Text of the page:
Archived Story

A famous name in my neighborhood

Published 8:28pm Wednesday, October 30, 2013

By Frank Roberts

Hitler walked the streets of my Long Island neighborhood.

I was born in Manhattan, spent six infant months in the grungy city of Steubenville, Ohio (Dean Martin’s home town), and then, wisely, our family moved back to NYC, settling in the middle class neighborhood of Sunnyside, one of America’s first planned communities. It is a 15-minute ride to Times Square.

It was a temporary home-sweet-home for aspiring performers, those just starting to make a name for themselves. The list is pretty impressive: James Cagney, Ethel Merman, Perry Como, Nancy Walker, Judy Holliday, James Caan, Rudy Vallee and, least of all, the old punk rock group, The Ramones.

Legendary jazz musician, Bix Beiderbecke, whom a biographer called “the remote and mysterious jazz cornetist who died in obscurity,” lived in an apartment at 43-30 46th St. I lived in an apartment at 41-23 47th St., so we were practically neighbors.

As a jazz-loving kid, I bought a lot of his records, never realizing I might have talked to him about his music.

Cagney and Merman lived about six blocks from my humble apartment.

Hitler? No one seems to remember his address. Anyway, he had wisely changed his name to William Patrick Stuart-Houston. To put it mildly, he despised Uncle Adolf.

He left the neighborhood to join the Navy — the U.S. Navy, of course — where he served as a medal-winning pharmacist’s mate.

His name, before Americanization, was William Hitler. He came from a poor Liverpool family. His daddy, Alois, was the Führer’s half-brother. From November 1912 to April 1913, Adolf Hitler lived with Alois’ Hitler’s family.

A.H. was trying to escape destitution in Vienna. He worked as a laborer and snow-shoveler. There, he was introduced to astrology, which he later used to make evil decisions and military blunders.

In England, Alois deserted his family. His son changed his name to William. When Hitler rose to power in Germany, his nephew was after him for a job. Uncle Adolf’s reply was, “I didn’t become chancellor for the benefit of my family. No one is going to climb on my back.”

Most of the above information came from memoirs penned by William’s aunt, Bridget, who said that William at first tried to exploit his lineage. Later, he tried his hand at blackmailing Uncle Adolf, exposing the Führer’s family history, which included a Jewish background (his paternal grandfather was Leopold Frankenberger, a Jewish merchant).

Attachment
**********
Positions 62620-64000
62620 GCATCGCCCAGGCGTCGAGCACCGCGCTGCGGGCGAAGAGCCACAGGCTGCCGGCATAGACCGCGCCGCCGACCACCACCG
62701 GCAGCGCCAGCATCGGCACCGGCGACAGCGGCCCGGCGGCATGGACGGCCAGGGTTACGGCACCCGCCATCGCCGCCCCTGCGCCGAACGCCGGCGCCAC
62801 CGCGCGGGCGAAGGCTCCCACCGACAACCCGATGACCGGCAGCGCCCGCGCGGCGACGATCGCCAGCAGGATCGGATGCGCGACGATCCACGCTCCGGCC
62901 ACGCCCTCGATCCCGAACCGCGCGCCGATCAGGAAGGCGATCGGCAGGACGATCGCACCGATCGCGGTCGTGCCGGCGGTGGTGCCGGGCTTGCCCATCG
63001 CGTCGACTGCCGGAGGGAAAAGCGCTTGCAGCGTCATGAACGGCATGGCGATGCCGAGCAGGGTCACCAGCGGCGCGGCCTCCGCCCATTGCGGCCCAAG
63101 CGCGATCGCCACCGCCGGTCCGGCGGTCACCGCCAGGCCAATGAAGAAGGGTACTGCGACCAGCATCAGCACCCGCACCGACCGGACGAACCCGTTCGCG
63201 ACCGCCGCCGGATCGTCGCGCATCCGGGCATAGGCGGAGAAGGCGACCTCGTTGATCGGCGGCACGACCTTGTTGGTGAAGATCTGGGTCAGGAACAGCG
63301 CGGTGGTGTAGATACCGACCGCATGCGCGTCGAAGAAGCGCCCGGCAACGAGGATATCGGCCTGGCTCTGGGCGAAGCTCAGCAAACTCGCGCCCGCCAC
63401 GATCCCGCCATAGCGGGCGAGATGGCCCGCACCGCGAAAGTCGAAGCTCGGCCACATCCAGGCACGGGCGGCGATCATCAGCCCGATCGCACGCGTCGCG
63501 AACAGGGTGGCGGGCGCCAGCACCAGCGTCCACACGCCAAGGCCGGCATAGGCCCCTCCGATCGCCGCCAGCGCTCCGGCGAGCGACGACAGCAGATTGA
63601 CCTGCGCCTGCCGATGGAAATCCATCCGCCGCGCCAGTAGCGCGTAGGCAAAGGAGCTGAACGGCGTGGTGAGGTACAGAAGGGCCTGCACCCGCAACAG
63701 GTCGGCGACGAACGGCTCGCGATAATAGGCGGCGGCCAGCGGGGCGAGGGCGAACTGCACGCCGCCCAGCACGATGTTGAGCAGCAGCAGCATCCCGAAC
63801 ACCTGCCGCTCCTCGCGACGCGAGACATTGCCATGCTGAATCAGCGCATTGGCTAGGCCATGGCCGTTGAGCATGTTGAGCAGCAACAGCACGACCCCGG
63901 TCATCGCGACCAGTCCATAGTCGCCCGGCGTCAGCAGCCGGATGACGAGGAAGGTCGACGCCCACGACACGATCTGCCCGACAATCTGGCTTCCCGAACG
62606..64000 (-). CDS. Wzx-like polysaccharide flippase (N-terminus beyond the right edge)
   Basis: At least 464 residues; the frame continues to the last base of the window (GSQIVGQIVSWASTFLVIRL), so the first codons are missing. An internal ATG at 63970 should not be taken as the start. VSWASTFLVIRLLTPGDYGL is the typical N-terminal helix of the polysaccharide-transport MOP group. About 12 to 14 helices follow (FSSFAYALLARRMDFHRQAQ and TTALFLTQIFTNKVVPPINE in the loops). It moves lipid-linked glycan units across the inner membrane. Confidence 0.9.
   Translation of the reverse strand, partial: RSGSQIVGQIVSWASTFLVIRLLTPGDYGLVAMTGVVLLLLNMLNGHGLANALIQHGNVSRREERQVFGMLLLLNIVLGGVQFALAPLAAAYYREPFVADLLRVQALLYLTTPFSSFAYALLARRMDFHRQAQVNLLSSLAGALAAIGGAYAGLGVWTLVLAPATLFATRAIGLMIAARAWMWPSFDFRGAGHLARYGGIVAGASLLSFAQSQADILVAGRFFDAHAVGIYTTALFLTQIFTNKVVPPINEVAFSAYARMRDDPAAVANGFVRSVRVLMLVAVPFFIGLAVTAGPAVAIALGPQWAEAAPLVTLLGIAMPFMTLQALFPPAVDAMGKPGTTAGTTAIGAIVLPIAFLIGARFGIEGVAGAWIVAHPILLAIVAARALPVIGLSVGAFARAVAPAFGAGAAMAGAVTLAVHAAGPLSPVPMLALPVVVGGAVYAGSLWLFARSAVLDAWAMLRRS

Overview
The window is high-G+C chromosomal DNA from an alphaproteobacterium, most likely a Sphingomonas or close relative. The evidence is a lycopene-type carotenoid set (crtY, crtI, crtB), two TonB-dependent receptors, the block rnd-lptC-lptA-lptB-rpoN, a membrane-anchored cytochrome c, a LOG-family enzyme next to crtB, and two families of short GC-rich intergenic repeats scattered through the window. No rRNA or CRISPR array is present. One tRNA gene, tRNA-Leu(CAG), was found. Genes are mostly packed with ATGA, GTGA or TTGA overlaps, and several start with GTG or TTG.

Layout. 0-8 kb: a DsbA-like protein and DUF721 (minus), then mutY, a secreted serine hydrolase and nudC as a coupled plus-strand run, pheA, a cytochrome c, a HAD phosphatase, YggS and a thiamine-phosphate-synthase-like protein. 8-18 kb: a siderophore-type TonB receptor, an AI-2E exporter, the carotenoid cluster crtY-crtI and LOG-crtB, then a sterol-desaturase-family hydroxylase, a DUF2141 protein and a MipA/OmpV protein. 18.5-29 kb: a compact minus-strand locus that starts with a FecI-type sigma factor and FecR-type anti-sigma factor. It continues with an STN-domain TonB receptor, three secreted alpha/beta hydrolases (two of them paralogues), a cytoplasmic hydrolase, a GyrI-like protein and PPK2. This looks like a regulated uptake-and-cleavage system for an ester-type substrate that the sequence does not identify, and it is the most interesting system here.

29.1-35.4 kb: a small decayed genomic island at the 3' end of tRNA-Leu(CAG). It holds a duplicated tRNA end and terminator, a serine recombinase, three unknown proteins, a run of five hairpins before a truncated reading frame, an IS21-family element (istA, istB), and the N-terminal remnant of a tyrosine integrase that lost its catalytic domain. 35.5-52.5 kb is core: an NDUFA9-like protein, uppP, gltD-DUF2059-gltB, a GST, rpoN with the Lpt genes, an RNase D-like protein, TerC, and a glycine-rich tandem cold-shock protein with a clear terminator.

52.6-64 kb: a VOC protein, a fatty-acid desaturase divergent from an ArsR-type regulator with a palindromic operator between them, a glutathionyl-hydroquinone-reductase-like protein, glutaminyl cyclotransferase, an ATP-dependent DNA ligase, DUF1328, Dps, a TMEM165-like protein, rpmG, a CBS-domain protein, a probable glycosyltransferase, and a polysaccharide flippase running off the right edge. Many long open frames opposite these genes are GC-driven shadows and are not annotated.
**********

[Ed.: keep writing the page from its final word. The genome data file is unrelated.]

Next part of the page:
Hypocrisy was often a Nazi trademark.

William made a quick exit, going to London, where he wrote an article for “Look” magazine called, appropriately, “Why I Hate My Uncle.” That was followed by a lecture tour in America, discussing Hitler’s wickedness.

When America entered the war, William Hitler wrote to President Roosevelt, telling him that England refused him permission to enlist and could he join the U.S. Army? He was given permission but, in 1944, joined the Navy.

After the war, he settled briefly in Sunnyside, later moving to Patchogue, a comfortable Long Island community. There was one uncomfortable question. He changed his name to William Stuart-Houston, “strikingly close,” said biographer David Gardner, “to that of the anti-Semitic author whose work was favored by the Nazis, Houston Stewart Chamberlain.”

In 1947 he married a German woman. They had four children, three of whom are still alive. William, who operated a laboratory specializing in blood analysis, died in 1987 and is buried in a Catholic churchyard. Gardner wrote that he “totally rejected his uncle’s beliefs and aggressively embraced the American dream.”

His sons never married. They prefer not talking about their father, explaining recently they intend to write their own book.

Our family frequented a German delicatessen in the neighborhood. I can’t help but wonder if William and I were there at the same time, ordering sausage. Then, we might have gone next door for papers, magazines or candy in a store operated by a Jewish gentleman.

During a 60-year career spanning newspapers, radio and television, Frank Roberts has been there and done that. Today, he’s doing it in retirement from North Carolina, but he continues to keep an eye set on Suffolk and an ear cocked on country music. Email him at


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